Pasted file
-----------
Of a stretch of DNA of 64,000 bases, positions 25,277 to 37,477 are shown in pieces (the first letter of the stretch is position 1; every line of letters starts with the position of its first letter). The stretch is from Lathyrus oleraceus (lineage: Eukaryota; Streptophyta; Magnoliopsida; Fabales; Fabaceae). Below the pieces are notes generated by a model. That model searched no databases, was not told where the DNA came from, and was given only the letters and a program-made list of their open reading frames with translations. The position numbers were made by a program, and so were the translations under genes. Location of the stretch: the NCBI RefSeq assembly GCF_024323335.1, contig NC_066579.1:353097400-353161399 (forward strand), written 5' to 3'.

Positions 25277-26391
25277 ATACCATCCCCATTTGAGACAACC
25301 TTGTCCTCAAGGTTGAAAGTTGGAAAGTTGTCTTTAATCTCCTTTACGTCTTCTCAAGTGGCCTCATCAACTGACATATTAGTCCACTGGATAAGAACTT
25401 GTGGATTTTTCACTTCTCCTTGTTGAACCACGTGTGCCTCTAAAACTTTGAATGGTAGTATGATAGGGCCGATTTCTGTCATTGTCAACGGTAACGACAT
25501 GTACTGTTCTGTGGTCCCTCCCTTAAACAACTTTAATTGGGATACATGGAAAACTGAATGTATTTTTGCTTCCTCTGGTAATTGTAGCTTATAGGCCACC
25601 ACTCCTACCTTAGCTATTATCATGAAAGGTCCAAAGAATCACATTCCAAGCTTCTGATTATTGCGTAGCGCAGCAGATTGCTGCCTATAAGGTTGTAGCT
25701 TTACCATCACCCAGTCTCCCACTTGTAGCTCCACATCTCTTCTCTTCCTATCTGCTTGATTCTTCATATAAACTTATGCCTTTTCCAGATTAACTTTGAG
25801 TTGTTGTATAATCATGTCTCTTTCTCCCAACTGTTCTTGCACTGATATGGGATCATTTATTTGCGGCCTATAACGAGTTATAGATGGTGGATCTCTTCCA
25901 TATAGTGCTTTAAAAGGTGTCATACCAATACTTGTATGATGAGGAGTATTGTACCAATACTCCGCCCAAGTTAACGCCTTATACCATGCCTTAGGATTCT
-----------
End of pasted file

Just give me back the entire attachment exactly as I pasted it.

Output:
Of a stretch of DNA of 64,000 bases, positions 25,277 to 37,477 are shown in pieces (the first letter of the stretch is position 1; every line of letters starts with the position of its first letter). The stretch is from Lathyrus oleraceus (lineage: Eukaryota; Streptophyta; Magnoliopsida; Fabales; Fabaceae). Below the pieces are notes generated by a model. That model searched no databases, was not told where the DNA came from, and was given only the letters and a program-made list of their open reading frames with translations. The position numbers were made by a program, and so were the translations under genes. Location of the stretch: the NCBI RefSeq assembly GCF_024323335.1, contig NC_066579.1:353097400-353161399 (forward strand), written 5' to 3'.

Positions 25277-26391
25277 ATACCATCCCCATTTGAGACAACC
25301 TTGTCCTCAAGGTTGAAAGTTGGAAAGTTGTCTTTAATCTCCTTTACGTCTTCTCAAGTGGCCTCATCAACTGACATATTAGTCCACTGGATAAGAACTT
25401 GTGGATTTTTCACTTCTCCTTGTTGAACCACGTGTGCCTCTAAAACTTTGAATGGTAGTATGATAGGGCCGATTTCTGTCATTGTCAACGGTAACGACAT
25501 GTACTGTTCTGTGGTCCCTCCCTTAAACAACTTTAATTGGGATACATGGAAAACTGAATGTATTTTTGCTTCCTCTGGTAATTGTAGCTTATAGGCCACC
25601 ACTCCTACCTTAGCTATTATCATGAAAGGTCCAAAGAATCACATTCCAAGCTTCTGATTATTGCGTAGCGCAGCAGATTGCTGCCTATAAGGTTGTAGCT
25701 TTACCATCACCCAGTCTCCCACTTGTAGCTCCACATCTCTTCTCTTCCTATCTGCTTGATTCTTCATATAAACTTATGCCTTTTCCAGATTAACTTTGAG
25801 TTGTTGTATAATCATGTCTCTTTCTCCCAACTGTTCTTGCACTGATATGGGATCATTTATTTGCGGCCTATAACGAGTTATAGATGGTGGATCTCTTCCA
25901 TATAGTGCTTTAAAAGGTGTCATACCAATACTTGTATGATGAGGAGTATTGTACCAATACTCCGCCCAAGTTAACGCCTTATACCATGCCTTAGGATTCT